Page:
Innovation and Partnerships Office

Rotenone Analogs: High Extraction and Retention Perfusion Tracers for PET and SPECT Imaging IB-2084, 2085


Planar image of iodorotenone in a dog heart.


  • PET and SPECT tracers, especially for myocardial perfusion imaging


  • Extraction, retention, and uptake superior to 201Tl, 99mTc-sestamibi, and 82Rb, resulting in higher image quality
  • A variety of half-lives including long-lived tracers suitable for delivery to remote imaging sites
  • Animal studies show no related toxicity


Researchers at Berkeley Lab have developed rotenone analogs with tracer kinetics superior to 201Thallium,99mTechnetium sestamibi, and 82Rubidium.  The rotenone compounds significantly improve the correlation between myocardial tracer deposition and blood flow, resulting in more accurate assessment of cardiac profusion and diagnosis of ischemic heart disease.  The Berkeley Lab tracers include rotenone analogs made with isotopes of fluorine, bromine, and iodine having a variety of half-lives.  Some are ideal for SPECT imaging, some have half-lives long enough for delivery to remote PET imaging sites, and some have the potential for on-site generation.

All deposited flow tracers currently in use are incompletely extracted and retained by the myocardium, affecting the degree to which the resulting images accurately depict ischemia.  Henry VanBrocklin and James O’Neil have demonstrated that the extraction, retention, and uptake of iodorotenone and fluorodihydrorotenone in the isolated, retrograde blood-perfused rabbit heart model are superior to  201Tl, and 99mTc-sestamibi,.  In addition, distribution studies of iodorotenone and other labeled rotenone analogs in rats, dogs, and sheep have demonstrated high heart uptake and low lung accumulation with rapid clearance from the blood pool.  Toxicity testing of iodorotenone in rabbits given at 100 times the expected human mass dose revealed no effects.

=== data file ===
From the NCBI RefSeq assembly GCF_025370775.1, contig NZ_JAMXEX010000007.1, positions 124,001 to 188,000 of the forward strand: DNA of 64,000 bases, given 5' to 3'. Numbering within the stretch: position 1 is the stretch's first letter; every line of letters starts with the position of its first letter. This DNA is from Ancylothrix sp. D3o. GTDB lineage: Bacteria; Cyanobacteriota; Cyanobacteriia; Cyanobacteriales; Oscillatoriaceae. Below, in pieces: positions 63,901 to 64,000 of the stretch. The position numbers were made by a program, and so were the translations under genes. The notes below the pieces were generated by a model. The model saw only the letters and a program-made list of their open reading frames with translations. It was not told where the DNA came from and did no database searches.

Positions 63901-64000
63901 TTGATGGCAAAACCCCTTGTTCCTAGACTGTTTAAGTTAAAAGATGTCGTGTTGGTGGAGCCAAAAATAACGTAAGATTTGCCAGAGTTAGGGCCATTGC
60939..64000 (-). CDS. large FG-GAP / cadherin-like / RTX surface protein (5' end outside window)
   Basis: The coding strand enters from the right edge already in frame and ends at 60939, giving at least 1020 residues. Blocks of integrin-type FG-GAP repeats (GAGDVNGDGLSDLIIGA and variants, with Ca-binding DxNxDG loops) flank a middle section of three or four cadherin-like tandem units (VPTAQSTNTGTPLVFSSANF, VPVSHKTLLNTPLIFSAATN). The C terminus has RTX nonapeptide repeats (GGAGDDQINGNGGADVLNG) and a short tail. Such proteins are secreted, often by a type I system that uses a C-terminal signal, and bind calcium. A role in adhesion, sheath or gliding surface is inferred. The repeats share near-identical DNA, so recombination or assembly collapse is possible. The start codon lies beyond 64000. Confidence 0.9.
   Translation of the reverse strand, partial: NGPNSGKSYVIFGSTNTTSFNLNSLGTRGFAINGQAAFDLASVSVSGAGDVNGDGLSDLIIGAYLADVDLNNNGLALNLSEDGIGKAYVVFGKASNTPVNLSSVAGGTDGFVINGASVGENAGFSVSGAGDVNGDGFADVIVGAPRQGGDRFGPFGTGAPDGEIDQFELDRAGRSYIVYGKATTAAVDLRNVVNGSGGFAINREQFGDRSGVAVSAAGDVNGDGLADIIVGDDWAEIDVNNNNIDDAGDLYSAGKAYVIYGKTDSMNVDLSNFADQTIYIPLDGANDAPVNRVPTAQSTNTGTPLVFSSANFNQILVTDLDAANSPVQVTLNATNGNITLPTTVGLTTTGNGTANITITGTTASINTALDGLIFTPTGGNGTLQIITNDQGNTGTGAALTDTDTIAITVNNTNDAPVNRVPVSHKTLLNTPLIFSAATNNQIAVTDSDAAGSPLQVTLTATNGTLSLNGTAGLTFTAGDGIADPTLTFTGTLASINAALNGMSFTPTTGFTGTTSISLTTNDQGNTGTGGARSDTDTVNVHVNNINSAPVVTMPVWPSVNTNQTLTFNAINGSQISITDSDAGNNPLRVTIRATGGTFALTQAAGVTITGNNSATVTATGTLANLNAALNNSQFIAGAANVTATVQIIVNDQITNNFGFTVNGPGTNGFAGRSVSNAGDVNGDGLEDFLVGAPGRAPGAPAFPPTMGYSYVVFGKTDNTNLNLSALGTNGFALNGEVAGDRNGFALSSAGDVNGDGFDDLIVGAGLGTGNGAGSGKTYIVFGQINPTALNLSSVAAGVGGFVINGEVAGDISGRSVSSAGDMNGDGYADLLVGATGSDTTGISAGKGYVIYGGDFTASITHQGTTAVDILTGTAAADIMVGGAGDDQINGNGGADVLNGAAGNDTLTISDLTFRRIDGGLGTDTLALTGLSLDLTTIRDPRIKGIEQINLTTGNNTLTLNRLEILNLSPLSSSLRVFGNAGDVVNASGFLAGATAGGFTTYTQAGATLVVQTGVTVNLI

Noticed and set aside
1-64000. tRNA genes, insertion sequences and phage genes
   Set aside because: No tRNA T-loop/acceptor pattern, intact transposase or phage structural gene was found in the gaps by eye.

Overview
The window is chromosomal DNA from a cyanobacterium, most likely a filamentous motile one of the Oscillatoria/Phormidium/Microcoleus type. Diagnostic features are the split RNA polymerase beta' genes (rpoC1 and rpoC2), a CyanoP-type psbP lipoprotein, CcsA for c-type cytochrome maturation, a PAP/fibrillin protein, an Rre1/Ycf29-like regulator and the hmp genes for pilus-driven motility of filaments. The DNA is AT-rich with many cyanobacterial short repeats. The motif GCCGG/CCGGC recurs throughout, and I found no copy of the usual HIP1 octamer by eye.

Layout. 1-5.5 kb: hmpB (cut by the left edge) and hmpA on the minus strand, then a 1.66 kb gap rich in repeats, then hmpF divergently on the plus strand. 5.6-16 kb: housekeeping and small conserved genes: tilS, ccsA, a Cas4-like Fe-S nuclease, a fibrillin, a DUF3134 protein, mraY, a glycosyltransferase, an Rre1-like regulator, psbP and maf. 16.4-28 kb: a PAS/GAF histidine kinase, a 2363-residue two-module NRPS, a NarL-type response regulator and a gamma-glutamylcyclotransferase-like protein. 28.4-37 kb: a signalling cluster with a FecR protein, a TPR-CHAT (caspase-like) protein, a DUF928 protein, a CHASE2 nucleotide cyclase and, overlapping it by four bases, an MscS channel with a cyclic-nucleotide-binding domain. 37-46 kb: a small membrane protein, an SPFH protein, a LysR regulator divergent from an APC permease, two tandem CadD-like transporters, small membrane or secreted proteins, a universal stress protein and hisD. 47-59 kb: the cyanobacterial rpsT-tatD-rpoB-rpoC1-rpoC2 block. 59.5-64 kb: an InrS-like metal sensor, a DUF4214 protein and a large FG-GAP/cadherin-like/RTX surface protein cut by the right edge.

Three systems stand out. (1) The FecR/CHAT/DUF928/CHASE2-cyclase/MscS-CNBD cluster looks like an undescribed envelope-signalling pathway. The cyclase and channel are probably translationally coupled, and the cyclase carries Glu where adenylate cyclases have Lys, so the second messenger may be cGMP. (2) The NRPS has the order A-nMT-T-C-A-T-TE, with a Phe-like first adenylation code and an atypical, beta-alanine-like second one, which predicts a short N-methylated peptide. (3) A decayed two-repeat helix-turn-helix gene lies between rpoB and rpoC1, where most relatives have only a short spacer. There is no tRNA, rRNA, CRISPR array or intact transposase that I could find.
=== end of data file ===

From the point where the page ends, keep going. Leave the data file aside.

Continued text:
Rotenone is a specific, high-affinity inhibitor of Complex I, a primary enzyme in the mitochondrial electron transport chain.  Since rotenone inhibition defines the activity of Complex I, defects in radiotracer binding can be expected to reflect functional changes in the enzyme, and therefore, abnormalities of the mitochondrial energy metabolism.  Since the myocardium is rich in mitochondria, rotenone analogs are ideal for clinical evaluation of myocardial blood flow.

Anatonic   Physiological   Fusion    

Iodine-123 rotenone SPECT/CT images of canine heart.



  • Published Patent Application WO/2008/133730 available at and US-2009-0136424-A1 available at USPTO. Available for licensing or collaborative research.


Marshall, C.R., Powers-Risius, P., Reutter, B.W., Taylor, S.E., VanBrocklin, H.F., Huesman, R.H., Budinger, T.F., “Kinetic Analysis of 125I-Iodorotenone as a Deposited Myocardial Flow Tracer: Comparison with 99mTc-Sestamibi,” The Journal of Nuclear Medicine, Vol. 42, No. 2, February 2001.

Marshall, C.R., Powers-Risius, P., Ruetter B.W., O’Neil, J.P., La Belle, M., Huesman, R.H., VanBrocklin, H.F., “Kinetic Analysis of 18F-Fluorodihydrorotenone as a Deposited Myocardial Flow Tracer: Comparison to 201T1,” The Journal of Nuclear Medicine, Vol. 45, No.11, November 2004.